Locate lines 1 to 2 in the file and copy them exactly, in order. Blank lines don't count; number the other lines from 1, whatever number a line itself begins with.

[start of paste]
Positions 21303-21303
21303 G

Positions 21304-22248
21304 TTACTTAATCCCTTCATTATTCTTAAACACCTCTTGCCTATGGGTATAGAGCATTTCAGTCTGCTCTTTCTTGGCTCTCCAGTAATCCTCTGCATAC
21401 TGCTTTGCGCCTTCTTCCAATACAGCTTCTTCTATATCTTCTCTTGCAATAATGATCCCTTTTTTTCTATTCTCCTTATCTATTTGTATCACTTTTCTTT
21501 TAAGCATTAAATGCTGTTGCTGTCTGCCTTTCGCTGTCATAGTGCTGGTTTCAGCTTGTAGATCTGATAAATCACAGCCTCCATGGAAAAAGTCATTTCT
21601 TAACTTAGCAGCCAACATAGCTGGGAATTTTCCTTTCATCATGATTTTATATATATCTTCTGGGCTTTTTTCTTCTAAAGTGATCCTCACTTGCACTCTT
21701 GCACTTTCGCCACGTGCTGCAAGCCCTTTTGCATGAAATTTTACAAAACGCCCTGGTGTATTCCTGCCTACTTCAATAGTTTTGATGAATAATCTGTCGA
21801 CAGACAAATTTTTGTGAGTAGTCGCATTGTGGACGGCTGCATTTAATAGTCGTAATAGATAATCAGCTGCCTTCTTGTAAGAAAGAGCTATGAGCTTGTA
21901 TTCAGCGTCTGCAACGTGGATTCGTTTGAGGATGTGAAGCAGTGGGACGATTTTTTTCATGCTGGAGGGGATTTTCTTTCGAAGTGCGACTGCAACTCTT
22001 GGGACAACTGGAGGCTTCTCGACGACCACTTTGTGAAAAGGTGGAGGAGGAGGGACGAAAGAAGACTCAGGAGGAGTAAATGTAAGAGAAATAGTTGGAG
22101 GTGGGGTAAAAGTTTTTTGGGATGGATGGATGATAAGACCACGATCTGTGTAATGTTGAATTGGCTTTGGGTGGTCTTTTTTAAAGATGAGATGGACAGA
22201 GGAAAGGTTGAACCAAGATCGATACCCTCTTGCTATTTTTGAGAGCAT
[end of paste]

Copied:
Positions 21303-21303
21303 G